"lord mayor for all the people of Birmingham."
Chaman Lal has become Birmingham’s first British Indian from a Sikh family to be elected Lord Mayor.
Mayor Lal took up the prestigious role at Birmingham city council house, in Victoria Square.
In a speech to councillors and distinguished guests, Mayor Lal said it was a “very proud moment”.
He said: “It is a very proud moment for me and our family, as a son of an army officer born in India, but made in Birmingham.
“I am an adopted Brummie, and I never thought that one day I would become the lord mayor of my adopted city.
“I would like to thank my fellow councillors for electing me as their first citizen and of our great city which happens to be the highest civic role entrusted to a serving councillor.
“I would like to thank all the residents and Soho and Jewellery Quarter for their continued support over the past 29 years.
“As the saying goes, behind every successful man is a great woman which happens to be true in my life, as I couldn’t have made this achievement without the support of some very important women in my life.”
Mayor Lal thanked Councillor Robert Alden, the Conservative leader of the opposition, and Labour councillor Sybil Spence for their nomination speeches.
He continued: “Sybil help me enter politics in 1994.
“She is my little godmother but sometimes she can cause a bit of an embarrassment to me when she tells people that I am one of her sons out of wedlock. I know she means this in a loving way.
“I want to be known not as lord mayor of Birmingham, but lord mayor for all the people of Birmingham.
“I look forward to your support for the charity and to promote our great city to make it even greater.”
Mayor Lal, who previously served as councillor of Soho and Jewellery Quarter for 29 years, was born in the village of Pakhowal in Punjab, India.
He came to Birmingham with his mother in 1964 and has lived in the city ever since.
His father served as an officer in the British Indian army during World War Two in the Italian campaign.
Although he was unable to speak English, Mayor Lal showed a “self-starting spirit”, and found a school place by himself after turning up to several grammar schools in the local area. He attended Wattville secondary modern school, before leaving school aged 16.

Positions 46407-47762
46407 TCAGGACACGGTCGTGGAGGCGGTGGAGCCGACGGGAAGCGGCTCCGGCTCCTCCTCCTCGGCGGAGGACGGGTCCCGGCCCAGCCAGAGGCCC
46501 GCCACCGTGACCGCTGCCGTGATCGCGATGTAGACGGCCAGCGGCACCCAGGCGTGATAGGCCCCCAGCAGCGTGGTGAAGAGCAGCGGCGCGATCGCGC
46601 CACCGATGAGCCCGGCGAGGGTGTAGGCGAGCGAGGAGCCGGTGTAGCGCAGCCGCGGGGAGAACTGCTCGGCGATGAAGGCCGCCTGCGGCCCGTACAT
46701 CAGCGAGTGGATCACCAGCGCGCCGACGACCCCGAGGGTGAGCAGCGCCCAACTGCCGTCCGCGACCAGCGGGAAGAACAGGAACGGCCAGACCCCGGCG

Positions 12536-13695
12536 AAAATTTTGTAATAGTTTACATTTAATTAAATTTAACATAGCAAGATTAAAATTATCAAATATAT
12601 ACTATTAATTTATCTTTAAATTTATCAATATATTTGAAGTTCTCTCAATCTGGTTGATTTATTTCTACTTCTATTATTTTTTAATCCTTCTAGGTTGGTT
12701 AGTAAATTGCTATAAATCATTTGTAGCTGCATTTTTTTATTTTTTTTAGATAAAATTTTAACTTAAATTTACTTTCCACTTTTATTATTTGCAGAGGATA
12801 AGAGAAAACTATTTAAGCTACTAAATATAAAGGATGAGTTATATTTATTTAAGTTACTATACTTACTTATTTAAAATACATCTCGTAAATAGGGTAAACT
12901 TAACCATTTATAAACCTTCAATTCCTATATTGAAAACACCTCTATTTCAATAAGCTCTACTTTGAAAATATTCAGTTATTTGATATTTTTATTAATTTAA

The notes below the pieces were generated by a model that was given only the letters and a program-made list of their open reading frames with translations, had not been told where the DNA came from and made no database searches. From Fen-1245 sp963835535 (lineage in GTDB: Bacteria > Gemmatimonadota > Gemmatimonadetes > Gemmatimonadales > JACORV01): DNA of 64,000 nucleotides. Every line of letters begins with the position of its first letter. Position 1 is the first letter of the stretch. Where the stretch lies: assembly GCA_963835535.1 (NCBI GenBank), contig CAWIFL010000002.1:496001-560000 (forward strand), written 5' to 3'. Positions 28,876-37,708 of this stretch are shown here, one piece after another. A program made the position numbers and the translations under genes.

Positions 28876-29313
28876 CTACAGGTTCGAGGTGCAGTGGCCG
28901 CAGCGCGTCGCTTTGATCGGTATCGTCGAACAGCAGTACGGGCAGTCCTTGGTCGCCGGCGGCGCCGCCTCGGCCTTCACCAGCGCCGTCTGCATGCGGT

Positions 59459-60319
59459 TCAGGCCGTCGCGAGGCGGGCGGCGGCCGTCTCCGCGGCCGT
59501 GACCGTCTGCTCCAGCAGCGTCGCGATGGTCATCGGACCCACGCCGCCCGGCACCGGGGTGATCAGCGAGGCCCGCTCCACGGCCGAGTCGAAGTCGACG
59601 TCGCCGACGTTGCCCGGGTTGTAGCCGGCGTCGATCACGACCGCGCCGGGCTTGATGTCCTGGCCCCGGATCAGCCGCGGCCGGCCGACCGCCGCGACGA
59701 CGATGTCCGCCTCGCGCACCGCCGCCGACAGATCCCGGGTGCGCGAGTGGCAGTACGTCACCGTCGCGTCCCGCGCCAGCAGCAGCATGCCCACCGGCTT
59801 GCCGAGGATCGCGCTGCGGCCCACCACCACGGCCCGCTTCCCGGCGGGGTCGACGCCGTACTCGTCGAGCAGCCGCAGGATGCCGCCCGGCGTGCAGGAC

He was inspired to study electronics further after growing up without central heating or hot water.
Mayor Lal went on to have several successful electronic businesses and continued to study economics and law.
Subtly referencing disgraced Lord Mayor Muhammad Afzal, who was caught with other Labour campaigners handing dates to residents in exchange for votes, Councillor Alden said:
“In recent months, there have been Birmingham Mail headlines about Birmingham Labour being split over who to appoint.
“We’re not about last week, but actually about councillor Lal’s victory back in December when the Labour group elected him as their nominee.
“However, we on this side of the chamber can think of no one better for Labour to have nominated this year as lord mayor.”
He praised Mayor Lal for his kindness and commitment to the role.
“When I heard the news that the Labour group had elected councillor Lal, I was rather hoping I’d be asked to speak as I do consider chairman, one of my friends across the chamber is someone with whom I’ve actually sat on the same committee almost my entire time.
“As many of you will know when you do one of these speeches you reach out to members across the chamber to ask them: ‘Do they have any stories or any tales they might like to say?’
“Without fail every single response I had highlighted what a kind person Chaman Lal is.
“Whether it highlighted how pleasant he is, or how a real gentleman he is, or how he always has a kind word and a smile for you when you see him down the street.
“Without exception, everyone agreed, he’ll be a Lord Mayor we can all be proud of in the year ahead.”